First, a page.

Tag Archives: Architecture

Making of Frame Magazine Covers with Thomas Brown and Andrew Stellitano

Frame Magazine assigned photographer Thomas Brown and set designer Andrew Stellitano to create visual interpretations of four themes for their four latest issues – they always work in series for their covers, which they treat as an art project in themselves.

This way of working was an ideal fit for Thomas and Andrew, who enjoy the process of creating a thematically coherent series with colour and abstraction as the central concepts. The only stipulation that Frame made was that the images should be colourful, and there should be an environmental, spatial feel to the images, with architectural depth.

Having worked often together before, they took the initial proposal as a framework but built on it as the work progressed.

One of the most enjoyable parts of this project was the discovery of new ideas to try, as they arose from the initial concepts. It wasn’t all chin-stroking….there was a lot of laughter along the way, as these behind the scenes photos show – enjoy!

 

Nº 1 of 4: Doubt.

This was inspired by the idea of image as deceptions – thinking about the current geopolitical situation, fake news, the difficulty of knowing what is actually real.

“For the cover of this issue, we created a spatial experience that is all in the mind. The world seems to have flipped on its head, and nothing is as it seems. A tunnel that extends off into the distance is, on close examination, made out of a modular toolkit of materials”  — Thomas Brown and  Andrew Stellitano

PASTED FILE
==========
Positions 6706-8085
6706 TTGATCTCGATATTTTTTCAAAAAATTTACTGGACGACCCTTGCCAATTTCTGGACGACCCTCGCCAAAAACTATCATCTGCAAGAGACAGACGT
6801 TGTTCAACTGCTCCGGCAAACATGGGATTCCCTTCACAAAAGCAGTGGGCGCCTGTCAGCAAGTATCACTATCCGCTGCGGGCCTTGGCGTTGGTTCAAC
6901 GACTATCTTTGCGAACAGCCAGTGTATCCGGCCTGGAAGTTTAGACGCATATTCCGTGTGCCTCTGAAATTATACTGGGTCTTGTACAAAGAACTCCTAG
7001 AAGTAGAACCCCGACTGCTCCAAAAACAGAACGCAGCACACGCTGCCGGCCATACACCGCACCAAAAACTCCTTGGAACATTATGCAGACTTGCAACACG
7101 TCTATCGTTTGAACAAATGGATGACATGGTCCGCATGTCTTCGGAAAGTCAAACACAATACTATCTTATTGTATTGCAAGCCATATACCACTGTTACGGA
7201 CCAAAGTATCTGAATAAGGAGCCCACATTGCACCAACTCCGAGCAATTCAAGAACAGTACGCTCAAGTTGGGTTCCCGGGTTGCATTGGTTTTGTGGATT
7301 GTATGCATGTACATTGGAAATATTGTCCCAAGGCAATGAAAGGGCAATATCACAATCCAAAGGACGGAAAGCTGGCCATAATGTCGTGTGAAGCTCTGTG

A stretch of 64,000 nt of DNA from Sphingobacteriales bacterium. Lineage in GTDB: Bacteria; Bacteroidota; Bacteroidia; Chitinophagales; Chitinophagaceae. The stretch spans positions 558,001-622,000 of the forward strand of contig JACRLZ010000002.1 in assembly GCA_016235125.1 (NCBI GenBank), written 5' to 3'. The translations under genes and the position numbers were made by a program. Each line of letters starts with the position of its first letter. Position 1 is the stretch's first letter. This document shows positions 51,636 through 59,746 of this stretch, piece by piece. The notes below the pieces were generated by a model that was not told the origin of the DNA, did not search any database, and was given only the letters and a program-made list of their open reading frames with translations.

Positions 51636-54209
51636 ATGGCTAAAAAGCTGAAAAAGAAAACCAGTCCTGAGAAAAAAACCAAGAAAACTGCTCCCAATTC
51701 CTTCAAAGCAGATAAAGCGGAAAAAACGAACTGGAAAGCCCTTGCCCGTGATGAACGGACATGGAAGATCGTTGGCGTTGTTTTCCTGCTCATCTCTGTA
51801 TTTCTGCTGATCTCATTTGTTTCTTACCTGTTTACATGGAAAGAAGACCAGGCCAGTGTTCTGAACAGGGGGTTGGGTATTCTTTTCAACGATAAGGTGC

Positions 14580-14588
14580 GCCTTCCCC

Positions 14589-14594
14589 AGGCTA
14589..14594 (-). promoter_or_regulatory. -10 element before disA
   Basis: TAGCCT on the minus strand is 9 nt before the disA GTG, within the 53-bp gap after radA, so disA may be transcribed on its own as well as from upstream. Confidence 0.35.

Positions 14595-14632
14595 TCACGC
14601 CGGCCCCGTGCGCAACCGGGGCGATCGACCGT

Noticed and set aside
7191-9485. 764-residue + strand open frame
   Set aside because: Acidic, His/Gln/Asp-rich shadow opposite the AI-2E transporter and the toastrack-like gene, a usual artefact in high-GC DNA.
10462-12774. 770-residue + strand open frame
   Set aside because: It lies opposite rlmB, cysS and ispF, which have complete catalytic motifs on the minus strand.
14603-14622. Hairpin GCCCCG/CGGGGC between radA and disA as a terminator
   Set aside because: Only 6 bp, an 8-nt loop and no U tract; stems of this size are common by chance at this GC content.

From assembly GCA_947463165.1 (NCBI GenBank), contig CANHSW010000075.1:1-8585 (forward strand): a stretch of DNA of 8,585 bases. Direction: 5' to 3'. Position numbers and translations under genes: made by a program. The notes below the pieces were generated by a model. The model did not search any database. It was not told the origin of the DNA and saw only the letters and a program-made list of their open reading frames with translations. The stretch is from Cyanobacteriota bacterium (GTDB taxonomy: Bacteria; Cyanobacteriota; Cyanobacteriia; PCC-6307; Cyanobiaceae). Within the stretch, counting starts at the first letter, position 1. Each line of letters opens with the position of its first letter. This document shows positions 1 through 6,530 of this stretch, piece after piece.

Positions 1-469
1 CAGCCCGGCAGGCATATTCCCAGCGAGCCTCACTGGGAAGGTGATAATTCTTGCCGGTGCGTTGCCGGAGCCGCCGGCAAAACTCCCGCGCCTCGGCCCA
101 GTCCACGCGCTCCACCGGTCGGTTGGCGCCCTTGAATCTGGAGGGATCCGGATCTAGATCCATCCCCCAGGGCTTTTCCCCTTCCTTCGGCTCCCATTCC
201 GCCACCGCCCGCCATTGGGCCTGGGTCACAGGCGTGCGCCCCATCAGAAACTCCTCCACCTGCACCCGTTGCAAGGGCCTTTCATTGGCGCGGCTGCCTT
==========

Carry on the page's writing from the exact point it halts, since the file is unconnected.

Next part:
‘Using wood, paper, watercolour, acrylic, glass, organic materials and glycerine, …[they] built a multilayered world that hovers between fantasy and reality. Aptly titled Doubt, it’s their first cover in a series of four’

—  Frame Magazine

Nº 2 of 4: Ephemeral.

Exploring the idea of temporality and events such as fashion shows that are hugely involved but fleeting. Flashes in eight different colours captured blocks falling around the static forms.

“Inspired by the speed at which the world is changing, we wanted to create a sculpture that is more than the sum of its parts and that can be captured only as a photograph. With our camera, we compress time.” — Thomas Brown and  Andrew Stellitano 

 

“Using stroboscopic lighting in combination with long time exposures the photographer captured moving elements around a static object, creating a feeling of impermanence.” —  Frame Magazine

Nº 3 of 4: Environment.

Here, the duo considered the enviroment in conjunction with illusion and image-making. It’s full of opposites – bringing the outside inside, gravity defying rocks, objectifying the natural and slicing the outside into contained bars in the background.

“We were inspired by a Diane Arbus photograph taken behind the scenes at Disneyland. The image shows huge boulders on wheels against the vast Californian landscape – an artificial backdrop at second sight. It’s a spellbinding scene that puts our expectation of reality into flux. ” — Thomas Brown and  Andrew Stellitano 

 

 

“An outdoor environment that doesn’t play by the normal rules of physics. Rocks become easily transportable objects, and panels function as portals to an alternate reality” —  Frame Magazine

 

Nº 4 of 4: Food.

For the final image, they chose the theme of food. Though it’s ubiquitous, it’s not often an environmental element. The can is revolutionary – its invention changed our relationship to food completely. Its reminiscent of a bitmap, modular, reactive with its simple silver surface which both renders it invisible and responds to the environment around it with reflection and distortion. The shallow water below joins the elements by rising to the right height to make the cans appear to unite, and the projection of Kyoto adds yet another layer of texture and colour.